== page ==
About This Chapter
MCAS ST&E Chemistry: Properties & Laws of Gases - Chapter Summary
This chapter gives you greater insight into the properties and laws of gases as you get ready to take the MCAS - Science and Technology/Engineering High School Chemistry test. Once you've reviewed the lessons, you will be prepared for questions on the following:
- Defining kinetic molecular theory and pressure
- Explaining how to convert between Kelvins and Celsius
- Demonstrating your knowledge of Boyle's law, Charles' law and Gay-Lussac's law
- Sharing how to use Avogadro's law to calculate the quantity or volume of a gas
- Discussing the ideal gas law and gas constant
- Analyzing real gases
Feel confident that you'll be able to succeed on the test by brushing up on your knowledge of the properties and laws of gases using the lessons in this chapter. Watch the lessons as videos, or review the text transcripts with helpful vocabulary words. Utilize timelines if you want to skip to key topics within the videos without watching them in their entirety. Each lesson offers a short quiz designed to gauge your understanding of the materials. If you have questions about any lesson topic, don't hesitate to submit them to our experts.
1. The Kinetic Molecular Theory: Properties of Gases
What makes a gas ideal? What types of characteristics do ideal gases have? In this lesson, we will discuss the many characteristics of gases and how knowing the microscopic properties of gas particles will help you understand the macroscopic properties of a gas.
2. Pressure: Definition, Units, and Conversions
Have you ever wondered what pressure is and how it gets measured? In this lesson, we are going to define pressure and explain some of the units that are used to express measurements of pressure.
3. Temperature Units: Converting Between Kelvin and Celsius
Have you ever wondered what the lowest possible temperature is? In this lesson, you will learn what temperature measures. You will also be introduced to the Kelvin scale (an absolute scale) and learn how it relates to the Celsius scale.
4. Boyle's Law: Gas Pressure and Volume Relationship
Have you ever wondered how an air powered water gun works? It uses the fantastic properties of gases to make a summer day more enjoyable! In this lesson, we will be discussing Boyle's Law and the relationship between pressure and volume of a gas.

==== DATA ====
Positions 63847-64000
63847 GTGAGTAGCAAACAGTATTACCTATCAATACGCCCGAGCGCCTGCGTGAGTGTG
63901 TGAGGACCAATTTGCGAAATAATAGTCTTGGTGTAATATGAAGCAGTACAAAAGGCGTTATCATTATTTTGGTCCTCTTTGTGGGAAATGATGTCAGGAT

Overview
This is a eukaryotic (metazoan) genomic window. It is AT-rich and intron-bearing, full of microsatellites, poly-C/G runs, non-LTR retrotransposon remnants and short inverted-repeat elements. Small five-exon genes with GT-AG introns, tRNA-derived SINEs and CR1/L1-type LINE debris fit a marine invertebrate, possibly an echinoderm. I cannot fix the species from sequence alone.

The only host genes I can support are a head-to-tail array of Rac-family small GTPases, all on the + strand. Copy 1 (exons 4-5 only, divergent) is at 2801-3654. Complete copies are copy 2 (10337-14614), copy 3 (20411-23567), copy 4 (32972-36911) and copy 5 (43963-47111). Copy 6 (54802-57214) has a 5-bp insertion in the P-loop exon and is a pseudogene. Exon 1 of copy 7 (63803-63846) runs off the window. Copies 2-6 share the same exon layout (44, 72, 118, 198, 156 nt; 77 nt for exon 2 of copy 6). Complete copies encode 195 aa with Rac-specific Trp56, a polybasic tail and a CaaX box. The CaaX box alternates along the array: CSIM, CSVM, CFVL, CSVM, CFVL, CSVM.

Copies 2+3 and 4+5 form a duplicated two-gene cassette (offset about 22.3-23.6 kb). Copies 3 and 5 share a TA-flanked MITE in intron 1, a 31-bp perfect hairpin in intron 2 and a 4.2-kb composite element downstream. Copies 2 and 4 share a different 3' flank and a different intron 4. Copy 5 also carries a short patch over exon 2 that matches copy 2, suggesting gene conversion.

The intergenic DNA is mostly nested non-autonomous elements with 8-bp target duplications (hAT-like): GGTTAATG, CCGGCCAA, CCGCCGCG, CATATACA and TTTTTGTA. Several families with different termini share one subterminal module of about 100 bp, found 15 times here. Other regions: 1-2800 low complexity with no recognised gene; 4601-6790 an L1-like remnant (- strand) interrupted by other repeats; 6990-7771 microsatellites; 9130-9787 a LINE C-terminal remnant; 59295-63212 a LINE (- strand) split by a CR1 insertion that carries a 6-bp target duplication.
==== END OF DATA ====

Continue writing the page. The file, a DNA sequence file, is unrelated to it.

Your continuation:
5. Charles' Law: Gas Volume and Temperature Relationship
In this lesson, we will discover why the wind blows and what causes a hot air balloon to rise, a couple of the applications of Charles' Law that explain the relationship between the volume and temperature of a gas.
6. Gay-Lussac's Law: Gas Pressure and Temperature Relationship
You may know that you aren't supposed to put an aerosol can in a fire because it could explode, but do you know why? In this lesson, we will explain Gay-Lussac's law, which shows the relationship between the temperature and pressure of a gas.
7. Molar Volume: Using Avogadro's Law to Calculate the Quantity or Volume of a Gas
Have you ever wondered why a balloon expands when you blow it up? How something as light as air is able to exert a force large enough to inflate a balloon? In this lesson, you will learn about the relationship between the volume of a container filled with a gas and the number of gas particles that container holds. This relationship is known as Avogadro's Law.
8. The Ideal Gas Law and the Gas Constant
Have you ever wondered why the pressure in your car's tires is higher after you have been driving a while? In this lesson, we are going to discuss the law that governs ideal gases and is used to predict the behavior of real gases: the ideal gas law.
9. Using the Ideal Gas Law: Calculate Pressure, Volume, Temperature, or Quantity of a Gas
In another lesson, you learned that the ideal gas law is expressed as PV = nRT. In this video lesson, we'll go one step further, examining how to rearrange the equation to solve for a missing variable when the others are known.
10. Real Gases: Deviation From the Ideal Gas Laws
The ideal gas law is used to describe the behavior of ideal gases, but sometimes the conditions are such that gases behave differently. When this is the case we can use the van der Waals equation to describe the behavior of real gases under these non-ideal conditions.
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Other chapters within the MCAS - Science & Technology-Engineering - Chemistry: Test Prep & Practice course
- MCAS ST&E Chemistry: Matter & Energy
- MCAS ST&E Chemistry: Atomic Structure
- MCAS ST&E Chemistry: Nuclear Chemistry
- MCAS ST&E Chemistry: The Periodic Table
- MCAS ST&E Chemistry: Types of Chemical Bonds
- MCAS ST&E Chemistry: Chemical Compounds & Bonds
- MCAS ST&E Chemistry: Stoichiometry & Chemical Equations
- MCAS ST&E Chemistry: Thermodynamics
- MCAS ST&E Chemistry: Solutions
- MCAS ST&E Chemistry: Chemical Reactions
- MCAS ST&E Chemistry: Chemical Equilibrium
- MCAS ST&E Chemistry: Acids, Bases, Oxidation & Reduction
- MCAS ST&E Chemistry: Scientific Method & Inquiry
- MCAS ST&E Chemistry: Laboratory Equipment & Techniques
- MCAS ST&E Chemistry: Mathematics Principles in Chemistry
- MCAS - Science & Technology-Engineering - Chemistry Flashcards